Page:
If you read Luke’s Gospel closely, you’ll see a number of themes rise to the surface. Three of his regular themes are found in this story: the problem of riches and what to do with them, Jesus associating with “sinners,” and the discovery of new life which comes in faith and recognizing Jesus as Lord.
There is one thing I want to connect with Zacchaeus on. He was willing to risk embarrassment and public humiliation just to catch a glimpse of Jesus. He’s heard the stories. He has a pain in his chest that comes with the guilt from cheating your own people. When you carry that kind of burden around, you want some sort of relief. His desire to meet Jesus is something that I want to experience in my life. He was willing to risk making himself look like a fool to just catch a glimpse of Jesus.
Now, we have the issue of finances. The position of Zacchaeus isn’t one that makes him popular. We’re not enthused about tax collectors in our day but back then he made his money based off what he skimps off of the people, and the collectors that work below him. When he gets the upgrades on his house, his wardrobe, etc. the people around him know who paid for it. They did. He stole their money. Not only that, he has the government backing him to do so.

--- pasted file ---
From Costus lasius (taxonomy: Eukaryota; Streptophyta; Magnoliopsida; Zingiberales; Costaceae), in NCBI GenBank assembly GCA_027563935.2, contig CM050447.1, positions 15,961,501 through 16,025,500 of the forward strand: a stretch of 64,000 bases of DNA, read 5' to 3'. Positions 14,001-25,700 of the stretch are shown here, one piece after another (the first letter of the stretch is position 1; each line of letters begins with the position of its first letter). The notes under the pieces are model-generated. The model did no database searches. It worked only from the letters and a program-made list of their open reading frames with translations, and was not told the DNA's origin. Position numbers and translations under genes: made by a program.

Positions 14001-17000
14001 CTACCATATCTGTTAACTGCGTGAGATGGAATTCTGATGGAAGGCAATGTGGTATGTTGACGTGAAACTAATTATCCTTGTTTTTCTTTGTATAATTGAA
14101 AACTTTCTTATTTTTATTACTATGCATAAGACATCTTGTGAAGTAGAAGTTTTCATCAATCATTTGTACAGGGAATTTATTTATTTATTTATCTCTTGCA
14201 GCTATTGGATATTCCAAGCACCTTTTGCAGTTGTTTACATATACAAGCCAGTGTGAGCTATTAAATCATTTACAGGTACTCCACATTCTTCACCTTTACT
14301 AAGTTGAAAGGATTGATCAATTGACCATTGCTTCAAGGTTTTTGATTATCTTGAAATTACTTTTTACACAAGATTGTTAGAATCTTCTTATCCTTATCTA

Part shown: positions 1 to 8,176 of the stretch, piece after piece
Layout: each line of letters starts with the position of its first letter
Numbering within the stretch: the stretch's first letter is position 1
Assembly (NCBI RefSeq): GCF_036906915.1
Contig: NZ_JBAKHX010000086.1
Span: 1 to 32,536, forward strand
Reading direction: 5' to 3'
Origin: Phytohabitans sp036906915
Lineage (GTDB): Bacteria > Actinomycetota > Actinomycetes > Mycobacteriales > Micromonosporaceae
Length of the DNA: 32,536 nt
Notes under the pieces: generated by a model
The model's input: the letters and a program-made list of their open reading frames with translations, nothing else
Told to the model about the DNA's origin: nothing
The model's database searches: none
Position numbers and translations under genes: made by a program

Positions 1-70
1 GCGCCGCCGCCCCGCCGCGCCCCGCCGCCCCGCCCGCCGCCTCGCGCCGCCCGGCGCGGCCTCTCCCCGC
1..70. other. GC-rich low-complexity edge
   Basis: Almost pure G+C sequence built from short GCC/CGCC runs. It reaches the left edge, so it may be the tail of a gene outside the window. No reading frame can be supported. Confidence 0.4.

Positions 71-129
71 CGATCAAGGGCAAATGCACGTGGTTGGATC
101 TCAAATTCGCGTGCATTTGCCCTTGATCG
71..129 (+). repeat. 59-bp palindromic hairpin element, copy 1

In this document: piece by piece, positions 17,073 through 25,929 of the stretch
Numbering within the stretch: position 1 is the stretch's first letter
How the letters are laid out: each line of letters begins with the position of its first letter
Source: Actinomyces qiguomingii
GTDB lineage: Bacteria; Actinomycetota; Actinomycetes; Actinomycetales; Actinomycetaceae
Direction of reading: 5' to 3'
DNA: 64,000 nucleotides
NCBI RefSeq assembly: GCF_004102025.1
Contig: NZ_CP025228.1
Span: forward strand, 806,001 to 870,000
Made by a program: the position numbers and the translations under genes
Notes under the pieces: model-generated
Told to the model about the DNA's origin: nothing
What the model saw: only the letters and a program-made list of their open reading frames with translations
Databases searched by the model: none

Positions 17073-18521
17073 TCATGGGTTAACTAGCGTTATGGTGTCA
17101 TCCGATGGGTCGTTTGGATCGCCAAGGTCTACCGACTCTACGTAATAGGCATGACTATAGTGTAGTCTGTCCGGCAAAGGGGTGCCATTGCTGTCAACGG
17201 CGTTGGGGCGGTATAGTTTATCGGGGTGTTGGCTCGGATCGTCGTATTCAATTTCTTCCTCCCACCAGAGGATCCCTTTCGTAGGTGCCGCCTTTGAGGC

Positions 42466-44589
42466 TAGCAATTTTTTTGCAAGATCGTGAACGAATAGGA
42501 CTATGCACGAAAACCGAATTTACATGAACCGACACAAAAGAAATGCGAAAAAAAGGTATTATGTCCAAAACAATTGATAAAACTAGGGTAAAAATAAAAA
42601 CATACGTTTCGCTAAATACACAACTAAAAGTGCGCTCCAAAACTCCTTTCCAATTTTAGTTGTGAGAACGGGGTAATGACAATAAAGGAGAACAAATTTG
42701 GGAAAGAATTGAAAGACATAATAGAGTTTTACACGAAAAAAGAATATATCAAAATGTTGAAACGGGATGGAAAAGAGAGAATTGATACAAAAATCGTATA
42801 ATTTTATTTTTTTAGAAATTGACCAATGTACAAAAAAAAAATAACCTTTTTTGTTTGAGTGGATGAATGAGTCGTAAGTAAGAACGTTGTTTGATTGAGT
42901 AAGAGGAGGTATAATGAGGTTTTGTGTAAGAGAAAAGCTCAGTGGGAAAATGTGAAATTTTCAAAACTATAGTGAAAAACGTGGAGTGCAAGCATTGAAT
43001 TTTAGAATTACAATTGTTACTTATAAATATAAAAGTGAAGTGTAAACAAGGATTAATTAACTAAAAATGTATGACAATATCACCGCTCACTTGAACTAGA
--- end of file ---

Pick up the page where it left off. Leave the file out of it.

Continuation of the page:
The promise Zacchaeus makes to Jesus will greatly reduce his circumstances. He could even be poor when he repays his debts. But, he doesn’t care. What he found in Jesus Christ is far more valuable! Jesus then offers salvation to his house. “Where Jesus is, there salvation is to be found, for those who accept him as master and reorder their lives accordingly.” - N.T. Wright, Advent for Everyone.
What is the hardest part of your life to reorder to be in the presence of Christ? What are some ways you can bring restoration to areas of your life where you were wrong? What does all of this tell us about the peace that we should have in the coming of Christ?